May’s deal gets defeated again

Will Theresa May’s deal ever make it?
The prime minister’s EU withdrawal agreement is now dead. Or is it? Emily Hohler reports.

“It was once rare for British governments to lose big votes in the House of Commons,” says The Economist. “Under Theresa May it is becoming a habit.” On Tuesday, her Brexit deal was “roundly rejected” by 391 votes to 242. Although she has clawed back 40 votes since the first “meaningful vote” on 15 January, this is “still a huge loss by historical standards”.
The defeat came after Attorney General Geoffrey Cox advised that, despite a last-minute dash to secure legally binding documents from the EU over the Irish backstop, ultimately, the “risk remained” that Britain could find itself stuck with it, trapping the UK indefinitely inside a customs union.
The next steps
On Wednesday, as MoneyWeek went to press, the Commons was expected to vote by a large margin against a “no-deal” Brexit; a day later, for an extension to the 29 March deadline. “Somewhat grudgingly”, EU leaders will probably agree to this at a 21-22 March summit, although to avoid Brexit getting “entangled in the Europe elections in late May”, they will limit the extension till then. “What will happen during those two months is less clear.”
Aside from the “fudge and delay” scenario, unscheduled developments are a possibility, says Paul Dales in Capital Economics. “Something could force May to resign and/or the Labour party could try to trigger a general election.” The good news, however, is that despite all the uncertainty, the economy is “holding up well”. The UK is growing at a faster rate than Germany, France, Italy and Japan. Lingering uncertainty won’t help, but even so, the economy is “well placed” for a Brexit deal and would “cope” with a no-deal “better than most expect”.
The trouble is that there hasn’t yet been a sense among MPs that this is “really, truly, the last chance saloon”, says Anand Menon in The Guardian. “Deadline day depends on a fixed deadline that everyone accepts.” European Commission president Jean-Claude Juncker has been clear that the EU will not reopen negotiations,
and that an extension would only be till May. Maybe this is the real deadline. Brexiters will have to decide if they prefer May’s deal to no Brexit at all. Labour MPs opposed to another referendum will have to decide whether to back the deal or “swallow” a second popular vote. At this point – remarkably – a majority “may be within grasp”.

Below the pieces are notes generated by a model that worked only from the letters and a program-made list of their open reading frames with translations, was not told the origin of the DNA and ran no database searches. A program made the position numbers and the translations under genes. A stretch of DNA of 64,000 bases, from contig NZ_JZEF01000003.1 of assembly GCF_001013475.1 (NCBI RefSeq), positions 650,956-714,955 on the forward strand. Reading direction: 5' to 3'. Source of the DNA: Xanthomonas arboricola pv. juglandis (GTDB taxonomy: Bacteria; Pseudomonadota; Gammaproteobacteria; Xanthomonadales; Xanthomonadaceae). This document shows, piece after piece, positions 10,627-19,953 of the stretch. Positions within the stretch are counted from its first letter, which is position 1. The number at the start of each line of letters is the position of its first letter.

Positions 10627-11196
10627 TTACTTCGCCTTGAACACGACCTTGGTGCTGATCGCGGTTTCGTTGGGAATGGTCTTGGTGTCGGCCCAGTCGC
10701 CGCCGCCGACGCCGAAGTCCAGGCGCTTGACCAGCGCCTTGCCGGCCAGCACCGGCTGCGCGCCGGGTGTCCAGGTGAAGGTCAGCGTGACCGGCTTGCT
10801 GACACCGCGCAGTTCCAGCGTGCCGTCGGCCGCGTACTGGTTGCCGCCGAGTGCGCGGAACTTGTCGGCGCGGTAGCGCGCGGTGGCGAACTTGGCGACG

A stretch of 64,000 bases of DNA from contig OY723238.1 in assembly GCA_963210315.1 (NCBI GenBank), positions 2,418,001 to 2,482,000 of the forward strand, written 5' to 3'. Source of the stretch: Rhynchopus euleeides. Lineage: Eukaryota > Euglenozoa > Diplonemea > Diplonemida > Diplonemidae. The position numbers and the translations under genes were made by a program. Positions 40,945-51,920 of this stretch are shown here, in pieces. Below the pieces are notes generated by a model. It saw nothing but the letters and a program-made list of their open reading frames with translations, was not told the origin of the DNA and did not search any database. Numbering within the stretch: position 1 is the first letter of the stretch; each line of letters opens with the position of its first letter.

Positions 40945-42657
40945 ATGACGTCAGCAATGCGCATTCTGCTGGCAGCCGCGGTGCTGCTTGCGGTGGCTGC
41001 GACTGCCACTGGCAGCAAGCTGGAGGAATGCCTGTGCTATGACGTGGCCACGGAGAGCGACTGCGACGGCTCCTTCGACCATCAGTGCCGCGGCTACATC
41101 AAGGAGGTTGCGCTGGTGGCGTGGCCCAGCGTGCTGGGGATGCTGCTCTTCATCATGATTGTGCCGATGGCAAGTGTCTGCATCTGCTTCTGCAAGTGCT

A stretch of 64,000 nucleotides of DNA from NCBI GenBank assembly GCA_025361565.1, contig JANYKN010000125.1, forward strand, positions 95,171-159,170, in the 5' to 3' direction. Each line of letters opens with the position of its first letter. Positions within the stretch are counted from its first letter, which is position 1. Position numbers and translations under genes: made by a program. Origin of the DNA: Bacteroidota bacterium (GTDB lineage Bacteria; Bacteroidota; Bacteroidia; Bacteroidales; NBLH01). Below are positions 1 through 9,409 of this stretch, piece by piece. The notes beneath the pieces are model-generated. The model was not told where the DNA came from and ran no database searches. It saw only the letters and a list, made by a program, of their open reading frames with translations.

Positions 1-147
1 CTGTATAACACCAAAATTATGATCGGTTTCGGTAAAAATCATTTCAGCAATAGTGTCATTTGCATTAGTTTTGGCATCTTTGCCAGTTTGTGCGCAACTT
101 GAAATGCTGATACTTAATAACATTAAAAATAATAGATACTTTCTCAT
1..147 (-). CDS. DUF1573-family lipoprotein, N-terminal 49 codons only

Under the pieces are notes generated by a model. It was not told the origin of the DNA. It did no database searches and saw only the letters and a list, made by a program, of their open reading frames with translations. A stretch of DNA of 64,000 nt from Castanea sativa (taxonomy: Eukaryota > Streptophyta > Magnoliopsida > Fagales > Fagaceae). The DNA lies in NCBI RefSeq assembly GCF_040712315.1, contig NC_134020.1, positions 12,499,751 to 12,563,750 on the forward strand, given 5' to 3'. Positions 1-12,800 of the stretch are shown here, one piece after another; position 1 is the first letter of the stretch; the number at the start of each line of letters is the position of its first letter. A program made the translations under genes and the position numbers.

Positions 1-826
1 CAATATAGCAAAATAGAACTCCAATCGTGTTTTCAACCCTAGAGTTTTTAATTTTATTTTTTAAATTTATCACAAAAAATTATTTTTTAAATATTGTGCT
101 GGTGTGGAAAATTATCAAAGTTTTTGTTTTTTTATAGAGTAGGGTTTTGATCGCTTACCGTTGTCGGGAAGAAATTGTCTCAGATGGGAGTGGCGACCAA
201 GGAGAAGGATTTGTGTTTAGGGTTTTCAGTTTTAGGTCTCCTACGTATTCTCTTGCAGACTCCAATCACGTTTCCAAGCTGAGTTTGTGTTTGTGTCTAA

It may be, agrees Robert Shrimsley in the Financial Times. As May reminded MPs this week, they still need to “choose a deal they can support”. Indicative votes may follow to allow MPs to “direct the future course of Brexit deliberations”. None of this bodes well for hardliners.
To “ratchet up the pressure, the government will publish papers on no-deal tariffs and arrangements for the Northern Ireland border. None will be pretty.” The hardliners’ nerve is already beginning to crack. They were desperate for Cox to provide the “cover” they needed to “climb down”. “They know that once the other side coalesces around an alternative soft-Brexit plan or referendum, the momentum may prove unstoppable.” Once the Commons seizes control of the process, May may struggle to reclaim it. “All Brexit outcomes remain possible, but “one last heave for her deal is also still in the mix”.
The Speaker may rule out a third vote if it is not materially different from the last, says Philip Johnston in The Daily Telegraph. And the EU won’t offer concessions once the “threat of disruption to EU trade from a disorderly no-deal Brexit” has been “taken off the table”. Brexit Britain needed a visionary PM and we got a pragmatist. It’s time she went.
Fiscal Phil finds a war chest
The Chancellor’s spring statement was “always going to be a sideshow” given this week’s votes on Brexit, but Philip Hammond managed a “small surprise” by announcing some “spare funds” provided a Brexit deal is agreed, says Paul Dales in Capital Economics.
Although Hammond did downgrade OBR (Office for Budget Responsibility) GDP growth for 2019 to 1.2% from 1.6% last year, upward revisions in later years (1.4% in 2020 and 1.6% from 2021-2023) leave the average growth rate “almost unchanged”. The “real boost” to the public finances comes from assumptions such as increased wage growth and, adds The Daily Telegraph, a downgrading of borrowing forecasts after a “bumper tax haul” in January. Borrowing for the ten months of this fiscal year stands at £21.2bn, its lowest level for 17 years.
This is good news, says Ian Stewart, Deloitte’s chief economist, on the BBC. And with Brexit looming, the Treasury needs a war chest. But we should not forget that“the burden of debt in the UK is still at its highest in over 50 years”.
So what did fiscal Phil’s mini-Budget include? A review of the National Minimum Wage, a new £3bn affordable homes scheme and £100m of extra funding to fight knife crime, says Sophie Smith in The Daily Telegraph. There will be a consultation on how to replace PFI (private finance initiative) contracts and a review of the global tech giants to ensure they pay their fair share of tax.
Although Hammond’s plan is “to restart the fiscal squeeze” after 2019/20, he is likely to “ease up” nearer the time, given the government’s slim majority and the fact that cyclically adjusted borrowing is still “well below” his self-imposed target, says Samuel Tombs in Pantheon Macro-economics. Since there is “little appetite” for more austerity, fiscal policy will no longer “dampen the economy”, strengthening the case for an interest rate rise once Brexit uncertainty has faded.

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